Woman helped by passer-by after vehicle got stuck in water on Arsenal Boulevard in Harrisburg

HARRISBURG, Pa. -- A woman was helped by a passer-by after her vehicle got stuck in water this afternoon on Arsenal Boulevard in Harrisburg.

The driver's husband says she was following a Pennsylvania Department of Transportation truck when the car's transmission gave out.

Watch Felix Rodrigues Lima's initial Facebook Live report: https://www.facebook.com/FelixFOX43/videos/vb.902737599833803/1395152790592279/?type=3&theater

The woman got out through the back-seat, driver-side window with the help of a bystander. The husband says his wife is doing OK.

There is a PennDOT facility across the street from where the flooding happened, so crews were quickly able to shut down the road.

Water has since receded and Arsenal Boulevard between 17th Street/Pine Drive and Herr Street is back open.

This incident comes just two days after flooding prompted a swift-water rescue in Harrisburg on Wednesday.

Flooding also impacted traffic just down the road from this incident, on Maclay Street west of the intersection with Cameron Street, in front of the Farm Show complex. The water blocked one of the city's only east-west routes across the railroad tracks.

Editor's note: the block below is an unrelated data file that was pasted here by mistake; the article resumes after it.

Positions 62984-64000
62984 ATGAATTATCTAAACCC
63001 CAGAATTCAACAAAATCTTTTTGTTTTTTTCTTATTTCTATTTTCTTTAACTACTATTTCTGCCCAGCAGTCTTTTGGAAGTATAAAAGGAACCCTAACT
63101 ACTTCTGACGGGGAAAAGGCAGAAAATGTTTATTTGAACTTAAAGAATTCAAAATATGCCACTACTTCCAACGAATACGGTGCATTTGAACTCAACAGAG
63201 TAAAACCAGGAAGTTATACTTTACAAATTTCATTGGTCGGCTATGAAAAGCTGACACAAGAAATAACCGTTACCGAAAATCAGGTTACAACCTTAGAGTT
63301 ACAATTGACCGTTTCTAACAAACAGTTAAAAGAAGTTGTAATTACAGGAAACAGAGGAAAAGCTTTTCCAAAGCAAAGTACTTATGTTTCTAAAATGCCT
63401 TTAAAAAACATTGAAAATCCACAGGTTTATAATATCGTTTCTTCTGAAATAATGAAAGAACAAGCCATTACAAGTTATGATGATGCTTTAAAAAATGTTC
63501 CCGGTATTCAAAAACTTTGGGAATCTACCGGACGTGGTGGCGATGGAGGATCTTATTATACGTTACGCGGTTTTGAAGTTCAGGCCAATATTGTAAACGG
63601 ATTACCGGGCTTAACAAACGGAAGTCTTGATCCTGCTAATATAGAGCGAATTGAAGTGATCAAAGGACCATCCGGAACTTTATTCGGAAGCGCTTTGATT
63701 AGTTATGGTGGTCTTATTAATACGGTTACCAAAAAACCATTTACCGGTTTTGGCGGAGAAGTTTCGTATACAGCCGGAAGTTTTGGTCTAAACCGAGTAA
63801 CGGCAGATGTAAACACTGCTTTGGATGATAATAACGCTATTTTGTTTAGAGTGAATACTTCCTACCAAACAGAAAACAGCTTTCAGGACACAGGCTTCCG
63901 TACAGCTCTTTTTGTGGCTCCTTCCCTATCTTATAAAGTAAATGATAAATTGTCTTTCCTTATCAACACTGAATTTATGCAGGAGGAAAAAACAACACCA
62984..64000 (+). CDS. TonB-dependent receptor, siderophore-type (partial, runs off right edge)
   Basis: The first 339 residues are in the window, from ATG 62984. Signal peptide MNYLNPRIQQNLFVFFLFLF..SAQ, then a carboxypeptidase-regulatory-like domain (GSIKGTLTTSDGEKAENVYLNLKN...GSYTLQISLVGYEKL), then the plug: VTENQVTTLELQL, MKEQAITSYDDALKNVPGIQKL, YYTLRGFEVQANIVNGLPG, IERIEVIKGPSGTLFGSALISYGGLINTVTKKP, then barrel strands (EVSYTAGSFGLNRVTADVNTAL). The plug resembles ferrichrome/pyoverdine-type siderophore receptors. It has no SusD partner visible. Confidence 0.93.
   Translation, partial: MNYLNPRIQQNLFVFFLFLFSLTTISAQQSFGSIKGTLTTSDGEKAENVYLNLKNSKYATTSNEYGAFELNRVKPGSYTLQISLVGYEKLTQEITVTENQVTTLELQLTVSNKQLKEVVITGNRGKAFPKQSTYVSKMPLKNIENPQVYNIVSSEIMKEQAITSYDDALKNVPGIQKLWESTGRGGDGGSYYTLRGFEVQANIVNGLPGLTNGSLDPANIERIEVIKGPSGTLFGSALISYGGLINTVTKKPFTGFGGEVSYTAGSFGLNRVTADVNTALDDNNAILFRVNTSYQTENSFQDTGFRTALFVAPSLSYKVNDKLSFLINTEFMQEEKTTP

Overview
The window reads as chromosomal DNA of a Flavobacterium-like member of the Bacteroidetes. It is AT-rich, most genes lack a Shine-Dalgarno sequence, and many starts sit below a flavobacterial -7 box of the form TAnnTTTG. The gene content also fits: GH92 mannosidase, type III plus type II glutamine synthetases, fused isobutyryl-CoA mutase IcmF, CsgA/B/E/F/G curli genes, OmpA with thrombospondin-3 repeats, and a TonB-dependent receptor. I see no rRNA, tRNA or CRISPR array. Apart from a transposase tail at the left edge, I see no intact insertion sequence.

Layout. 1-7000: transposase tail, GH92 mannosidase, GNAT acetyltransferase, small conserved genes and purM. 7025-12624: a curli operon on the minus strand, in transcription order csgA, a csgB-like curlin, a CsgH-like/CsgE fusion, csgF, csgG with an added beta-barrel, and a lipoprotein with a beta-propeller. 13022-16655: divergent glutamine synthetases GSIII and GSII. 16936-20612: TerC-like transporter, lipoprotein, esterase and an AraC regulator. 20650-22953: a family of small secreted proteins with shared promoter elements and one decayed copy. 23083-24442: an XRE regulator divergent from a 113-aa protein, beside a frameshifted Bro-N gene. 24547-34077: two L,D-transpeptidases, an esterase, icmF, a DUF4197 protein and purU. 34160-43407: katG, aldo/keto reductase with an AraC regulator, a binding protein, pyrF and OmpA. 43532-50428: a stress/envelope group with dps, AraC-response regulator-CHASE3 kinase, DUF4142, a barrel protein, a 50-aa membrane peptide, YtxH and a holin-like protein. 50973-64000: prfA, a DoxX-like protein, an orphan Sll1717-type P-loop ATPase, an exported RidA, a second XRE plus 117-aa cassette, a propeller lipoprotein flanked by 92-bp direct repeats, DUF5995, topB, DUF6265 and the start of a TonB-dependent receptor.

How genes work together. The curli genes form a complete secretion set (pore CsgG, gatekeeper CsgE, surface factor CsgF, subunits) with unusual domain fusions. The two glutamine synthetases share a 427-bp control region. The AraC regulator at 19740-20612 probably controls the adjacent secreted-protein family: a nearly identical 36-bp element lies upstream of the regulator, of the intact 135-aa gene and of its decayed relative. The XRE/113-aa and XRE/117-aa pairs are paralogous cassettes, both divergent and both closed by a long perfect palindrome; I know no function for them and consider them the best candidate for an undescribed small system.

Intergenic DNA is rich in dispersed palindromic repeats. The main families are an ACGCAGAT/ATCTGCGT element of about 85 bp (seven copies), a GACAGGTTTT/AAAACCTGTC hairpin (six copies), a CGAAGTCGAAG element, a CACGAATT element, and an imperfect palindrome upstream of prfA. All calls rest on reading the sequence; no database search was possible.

"I just came out of the house and had to go to Uptown Plaza up on 7th there and apparently there's no other way to go so through the water I went," Greggory Shaub, a resident, said.

The complex is hosting the Mecum Auto Auction this weekend, and getting the classic cars and trucks indoors became a struggle.

"We were back here during the auction when it was coming down and the water was up into people's doors, people were driving through making waves," Daniel Reall, a Maryland resident who bought a modified classic truck at the auction, said. "We watched a guy with a 40th anniversary Corvette open his doors, water came out, so it was pretty deep back there."

"I knew when I came out for lunch that these storm drains were no longer taking water," Jeff Ray, another auction attendee, said. "The river was high enough and it had no place to go, so yeah, it definitely got flooded out. I guess it's an act of nature."